And so on.

With the James Bond movies, the set of markers has become quite extensive, indeed to the point where pretty much anyone could write a (really bad) James Bond movie: take two or three exotic locations, three gadgets from Q-branch, a car packed with all sorts of gadgets, three attractive women (he's been upgraded - it used to be two), a bad guy with some sort of obscure physical defect, "vodka martini", "Bond, James Bond", the Walther PPK, some terrible puns... give them a good shake together, and it's done.

(And, yes, "Casino Royale" didn't use all of these, and subverted some others, but actually that was rather the point in that movie. But with "Skyfall" we're back to business as usual.)

The thing is, though, that the James Bond novels also have a set of markers. And these are both subtly different from those in the movies and also, in a few cases, they're incompatible with the ones in the movies - for instance, Bond drives a different car, and drinks a different drink, and is very particular about such things.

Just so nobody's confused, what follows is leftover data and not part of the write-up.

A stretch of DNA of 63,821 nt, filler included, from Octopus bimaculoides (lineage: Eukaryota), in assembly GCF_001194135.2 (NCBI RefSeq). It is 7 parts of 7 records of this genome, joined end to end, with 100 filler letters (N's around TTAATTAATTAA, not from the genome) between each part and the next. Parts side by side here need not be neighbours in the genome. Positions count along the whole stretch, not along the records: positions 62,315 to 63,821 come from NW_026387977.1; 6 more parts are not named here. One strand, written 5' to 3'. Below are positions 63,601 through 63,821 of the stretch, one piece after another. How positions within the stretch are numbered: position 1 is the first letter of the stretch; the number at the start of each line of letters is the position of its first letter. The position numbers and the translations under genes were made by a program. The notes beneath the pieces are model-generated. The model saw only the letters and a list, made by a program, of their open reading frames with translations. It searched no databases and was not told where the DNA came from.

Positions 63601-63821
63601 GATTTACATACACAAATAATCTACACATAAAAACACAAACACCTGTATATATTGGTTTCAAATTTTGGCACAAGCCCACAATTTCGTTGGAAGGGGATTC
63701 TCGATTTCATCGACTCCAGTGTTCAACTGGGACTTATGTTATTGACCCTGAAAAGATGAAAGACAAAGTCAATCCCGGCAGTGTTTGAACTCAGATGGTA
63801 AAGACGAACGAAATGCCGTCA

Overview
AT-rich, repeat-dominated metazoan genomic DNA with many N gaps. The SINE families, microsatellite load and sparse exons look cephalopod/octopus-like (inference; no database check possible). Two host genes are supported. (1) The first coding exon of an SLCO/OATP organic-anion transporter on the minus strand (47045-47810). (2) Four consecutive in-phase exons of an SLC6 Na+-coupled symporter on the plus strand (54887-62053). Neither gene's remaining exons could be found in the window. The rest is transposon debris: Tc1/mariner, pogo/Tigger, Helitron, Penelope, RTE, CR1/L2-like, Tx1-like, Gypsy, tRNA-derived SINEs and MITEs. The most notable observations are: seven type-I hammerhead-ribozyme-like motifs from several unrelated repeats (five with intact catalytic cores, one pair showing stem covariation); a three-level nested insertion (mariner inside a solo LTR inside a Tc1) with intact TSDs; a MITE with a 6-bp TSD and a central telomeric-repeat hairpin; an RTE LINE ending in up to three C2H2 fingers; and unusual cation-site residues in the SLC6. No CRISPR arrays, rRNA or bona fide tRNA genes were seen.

The problem is that the majority of readers of a new Bond novel will be people who have only ever seen the films. They will, therefore, expect the novel to contain the various markers that they're used to. And for commercial reasons, therefore, the novel needs to match those expectations.

Conversely, people who have read the novels will expect any new work to serve as a companion piece - they'll be looking for the markers from the novels.

In order to succeed, therefore, a new Bond novel needs to satisfy both. But since the markers are incompatible, this cannot be done.

There have been three recent attempts to write a new Bond novel, and thus three attempts to square that circle. Of these, I've read one, skipped one, and am reading the third. (I skipped Deaver's attempt as I have no real interest in a "literary reboot" of Bond. I find the notion of a continuing adventure, set in the 60's, interesting, but not any update.)

For much of its length, I found "Devil May Care" by Sebastian Faulks to be an excellent read - for about 200 pages it's almost indistinguishable. Unfortunately, it completely goes to pieces in the last third, turning into a bad Roger Moore Bond film in tone. Such a shame.